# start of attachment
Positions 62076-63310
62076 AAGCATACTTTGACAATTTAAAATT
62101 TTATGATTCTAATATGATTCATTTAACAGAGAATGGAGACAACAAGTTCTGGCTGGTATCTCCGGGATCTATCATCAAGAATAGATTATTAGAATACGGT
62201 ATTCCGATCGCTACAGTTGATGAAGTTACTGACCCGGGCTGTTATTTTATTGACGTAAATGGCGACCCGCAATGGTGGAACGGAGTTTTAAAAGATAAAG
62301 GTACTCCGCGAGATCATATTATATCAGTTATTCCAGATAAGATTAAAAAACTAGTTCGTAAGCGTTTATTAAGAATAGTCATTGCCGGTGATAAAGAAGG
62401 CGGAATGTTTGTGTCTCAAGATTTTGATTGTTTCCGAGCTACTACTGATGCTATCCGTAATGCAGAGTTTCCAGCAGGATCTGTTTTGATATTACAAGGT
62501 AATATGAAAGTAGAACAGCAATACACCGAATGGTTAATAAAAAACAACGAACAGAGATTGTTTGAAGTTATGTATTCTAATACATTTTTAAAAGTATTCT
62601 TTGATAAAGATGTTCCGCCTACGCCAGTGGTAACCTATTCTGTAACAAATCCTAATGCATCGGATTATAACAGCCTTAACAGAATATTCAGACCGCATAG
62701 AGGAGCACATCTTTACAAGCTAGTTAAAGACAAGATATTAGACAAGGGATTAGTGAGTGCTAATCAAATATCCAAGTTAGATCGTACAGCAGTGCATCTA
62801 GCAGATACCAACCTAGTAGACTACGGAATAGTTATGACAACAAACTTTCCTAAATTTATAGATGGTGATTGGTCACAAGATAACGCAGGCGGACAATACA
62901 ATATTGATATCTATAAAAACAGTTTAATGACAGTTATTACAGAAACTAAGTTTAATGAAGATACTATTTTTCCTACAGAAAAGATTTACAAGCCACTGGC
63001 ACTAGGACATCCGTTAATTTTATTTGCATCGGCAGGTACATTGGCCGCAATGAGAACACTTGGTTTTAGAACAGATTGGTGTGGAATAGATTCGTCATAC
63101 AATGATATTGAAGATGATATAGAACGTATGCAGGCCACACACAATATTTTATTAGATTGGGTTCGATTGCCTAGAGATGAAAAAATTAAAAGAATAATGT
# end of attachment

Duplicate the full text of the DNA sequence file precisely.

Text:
Positions 62076-63310
62076 AAGCATACTTTGACAATTTAAAATT
62101 TTATGATTCTAATATGATTCATTTAACAGAGAATGGAGACAACAAGTTCTGGCTGGTATCTCCGGGATCTATCATCAAGAATAGATTATTAGAATACGGT
62201 ATTCCGATCGCTACAGTTGATGAAGTTACTGACCCGGGCTGTTATTTTATTGACGTAAATGGCGACCCGCAATGGTGGAACGGAGTTTTAAAAGATAAAG
62301 GTACTCCGCGAGATCATATTATATCAGTTATTCCAGATAAGATTAAAAAACTAGTTCGTAAGCGTTTATTAAGAATAGTCATTGCCGGTGATAAAGAAGG
62401 CGGAATGTTTGTGTCTCAAGATTTTGATTGTTTCCGAGCTACTACTGATGCTATCCGTAATGCAGAGTTTCCAGCAGGATCTGTTTTGATATTACAAGGT
62501 AATATGAAAGTAGAACAGCAATACACCGAATGGTTAATAAAAAACAACGAACAGAGATTGTTTGAAGTTATGTATTCTAATACATTTTTAAAAGTATTCT
62601 TTGATAAAGATGTTCCGCCTACGCCAGTGGTAACCTATTCTGTAACAAATCCTAATGCATCGGATTATAACAGCCTTAACAGAATATTCAGACCGCATAG
62701 AGGAGCACATCTTTACAAGCTAGTTAAAGACAAGATATTAGACAAGGGATTAGTGAGTGCTAATCAAATATCCAAGTTAGATCGTACAGCAGTGCATCTA
62801 GCAGATACCAACCTAGTAGACTACGGAATAGTTATGACAACAAACTTTCCTAAATTTATAGATGGTGATTGGTCACAAGATAACGCAGGCGGACAATACA
62901 ATATTGATATCTATAAAAACAGTTTAATGACAGTTATTACAGAAACTAAGTTTAATGAAGATACTATTTTTCCTACAGAAAAGATTTACAAGCCACTGGC
63001 ACTAGGACATCCGTTAATTTTATTTGCATCGGCAGGTACATTGGCCGCAATGAGAACACTTGGTTTTAGAACAGATTGGTGTGGAATAGATTCGTCATAC
63101 AATGATATTGAAGATGATATAGAACGTATGCAGGCCACACACAATATTTTATTAGATTGGGTTCGATTGCCTAGAGATGAAAAAATTAAAAGAATAATGT